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Waking up a powerbook with a mouse click

Message #1 - Posted 2005/03/05 - Z

I have a G3 powerbook (400 MHz; Pismo, I think) running OS 10.3.7. When put to sleep, it wakes up in response to keyboard activity, but not to mouse activity (either moving or clicking); that seems to be an intentional feature. It doesn't matter if I use an external mouse or the touchpad.

However, I woud like to be able to wake it up in response to clicking an external USB mouse (the reason is complicated, but suffice it to say this is not a normal use for this computer). My question is: is that something that can be controlled in software, ideally through changing a config file somewhere?

Thanks in advance, Z

Message #2 - Posted 2005/03/05 - matt neuburg

Z wrote:

I have a G3 powerbook (400 MHz; Pismo, I think) running OS 10.3.7. When put to sleep, it wakes up in response to keyboard activity, but not to mouse activity (either moving or clicking); that seems to be an intentional feature. It doesn't matter if I use an external mouse or the touchpad.

However, I woud like to be able to wake it up in response to clicking an external USB mouse (the reason is complicated, but suffice it to say this is not a normal use for this computer)

It will probably wake up in response to plugging in the mouse (or to unplugging it and plugging it back in). m.

matt neuburg, phd = matt@tidbits.com, http://www.tidbits.com/matt/ AppleScript: The Definitive Guide
http://www.amazon.com/exec/obidos/ASIN/0596005571/somethingsbymatt Read TidBITS! It's free and smart. http://www.tidbits.com

Message #3 - Posted 2005/03/13 - Pete Verdon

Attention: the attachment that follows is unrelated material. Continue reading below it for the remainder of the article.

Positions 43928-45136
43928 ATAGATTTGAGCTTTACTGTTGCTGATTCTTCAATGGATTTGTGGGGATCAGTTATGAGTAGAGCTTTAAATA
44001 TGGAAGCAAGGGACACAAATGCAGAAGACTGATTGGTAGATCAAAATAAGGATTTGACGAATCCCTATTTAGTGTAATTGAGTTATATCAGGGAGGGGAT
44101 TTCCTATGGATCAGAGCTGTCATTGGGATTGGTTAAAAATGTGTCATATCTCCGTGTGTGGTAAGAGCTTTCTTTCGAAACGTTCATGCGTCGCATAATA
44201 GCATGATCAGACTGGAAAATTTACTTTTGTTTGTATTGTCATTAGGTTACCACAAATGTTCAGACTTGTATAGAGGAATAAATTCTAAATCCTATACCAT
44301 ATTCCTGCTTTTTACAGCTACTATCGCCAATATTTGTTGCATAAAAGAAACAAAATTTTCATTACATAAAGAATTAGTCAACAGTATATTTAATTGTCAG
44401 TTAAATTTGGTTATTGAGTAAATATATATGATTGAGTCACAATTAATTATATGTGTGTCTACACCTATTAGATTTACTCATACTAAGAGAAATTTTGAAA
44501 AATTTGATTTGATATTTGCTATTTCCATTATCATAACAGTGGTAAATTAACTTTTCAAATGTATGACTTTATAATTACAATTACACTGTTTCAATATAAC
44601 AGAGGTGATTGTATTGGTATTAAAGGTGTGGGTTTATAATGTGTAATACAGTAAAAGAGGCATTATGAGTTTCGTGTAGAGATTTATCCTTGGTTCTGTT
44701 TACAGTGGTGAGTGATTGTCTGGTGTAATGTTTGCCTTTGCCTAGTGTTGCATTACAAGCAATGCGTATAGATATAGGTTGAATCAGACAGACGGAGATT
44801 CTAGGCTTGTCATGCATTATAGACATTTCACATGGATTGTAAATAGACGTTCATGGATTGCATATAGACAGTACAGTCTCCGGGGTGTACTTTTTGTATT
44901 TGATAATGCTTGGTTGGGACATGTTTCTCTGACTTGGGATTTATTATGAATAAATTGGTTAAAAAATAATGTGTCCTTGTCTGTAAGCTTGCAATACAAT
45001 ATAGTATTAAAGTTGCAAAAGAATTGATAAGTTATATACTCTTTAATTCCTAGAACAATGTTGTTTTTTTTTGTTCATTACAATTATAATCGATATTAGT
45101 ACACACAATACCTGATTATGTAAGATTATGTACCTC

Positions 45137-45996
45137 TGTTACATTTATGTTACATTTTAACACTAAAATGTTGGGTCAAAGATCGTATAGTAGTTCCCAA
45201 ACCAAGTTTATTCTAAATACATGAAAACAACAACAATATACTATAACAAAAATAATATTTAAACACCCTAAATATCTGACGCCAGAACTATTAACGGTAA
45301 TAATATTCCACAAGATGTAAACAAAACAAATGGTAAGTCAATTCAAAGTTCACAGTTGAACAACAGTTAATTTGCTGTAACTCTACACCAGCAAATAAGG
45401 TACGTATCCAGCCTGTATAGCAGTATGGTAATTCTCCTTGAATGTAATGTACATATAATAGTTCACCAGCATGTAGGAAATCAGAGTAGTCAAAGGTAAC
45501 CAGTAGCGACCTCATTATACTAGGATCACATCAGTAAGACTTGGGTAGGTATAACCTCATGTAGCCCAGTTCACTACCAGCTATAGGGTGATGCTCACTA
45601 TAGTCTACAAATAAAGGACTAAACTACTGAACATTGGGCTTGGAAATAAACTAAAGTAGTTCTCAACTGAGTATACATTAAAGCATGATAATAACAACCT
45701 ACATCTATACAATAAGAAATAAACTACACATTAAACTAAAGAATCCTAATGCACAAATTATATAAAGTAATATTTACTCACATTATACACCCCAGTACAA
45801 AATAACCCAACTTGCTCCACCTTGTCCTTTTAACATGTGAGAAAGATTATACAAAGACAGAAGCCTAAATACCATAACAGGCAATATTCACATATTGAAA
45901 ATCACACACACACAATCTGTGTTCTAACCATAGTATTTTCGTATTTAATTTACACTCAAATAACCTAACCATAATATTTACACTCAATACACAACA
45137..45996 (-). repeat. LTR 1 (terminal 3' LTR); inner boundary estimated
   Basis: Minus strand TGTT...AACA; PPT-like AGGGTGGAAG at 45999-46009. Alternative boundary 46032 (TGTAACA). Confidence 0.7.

Z wrote:

I have a G3 powerbook (400 MHz; Pismo, I think) running OS 10.3.7. When put to sleep, it wakes up in response to keyboard activity, but not to mouse activity

However, I woud like to be able to wake it up in response to clicking an external USB mouse (the reason is complicated, but suffice it to say this is not a normal use for this computer). My question is: is that something that can be controlled in software,

I don't think so. For what it's worth, my AlBook wakes to mouse clicks but not mouse movement (makes sense - it's too easy to move the mouse). The way you talk about "not a normal use" makes me wonder about other solutions, though. If you could explain what you're trying to do we may be able to help further, but here are my initial thoughts:

There are four ways I know of to wake a machine. We need to "hijack" one of them.

1. Wake-on-lan. Too complex to be improvised, but if there is another machine involved (on the same lan or over the internet) it could send a magic packet to wake your Pismo up.

2. Wake-on-ring. You'd want to read up on telephony a little before trying this, but a ring signal is basically just a (fairly high-voltage) pulse on the line. You could assemble something that would send such a voltage into the laptop modem and wake it up.

3. Keypresses. Could whatever was going to click your mouse button press a key instead? Either through some kind of mechanical linkage or through a switch that energises a solenoid and presses a key.

4. USB device insertion. My Powerbook wakes up when you plug or unplug a USB device. You could get a cheap USB mouse (or similar) and fit a switch in-line with the cable. I don't know what actually triggers a "connect" - a four-pole, four-throw switch would definitely work (electrically identical to plugging or unplugging) but you may be able to use less.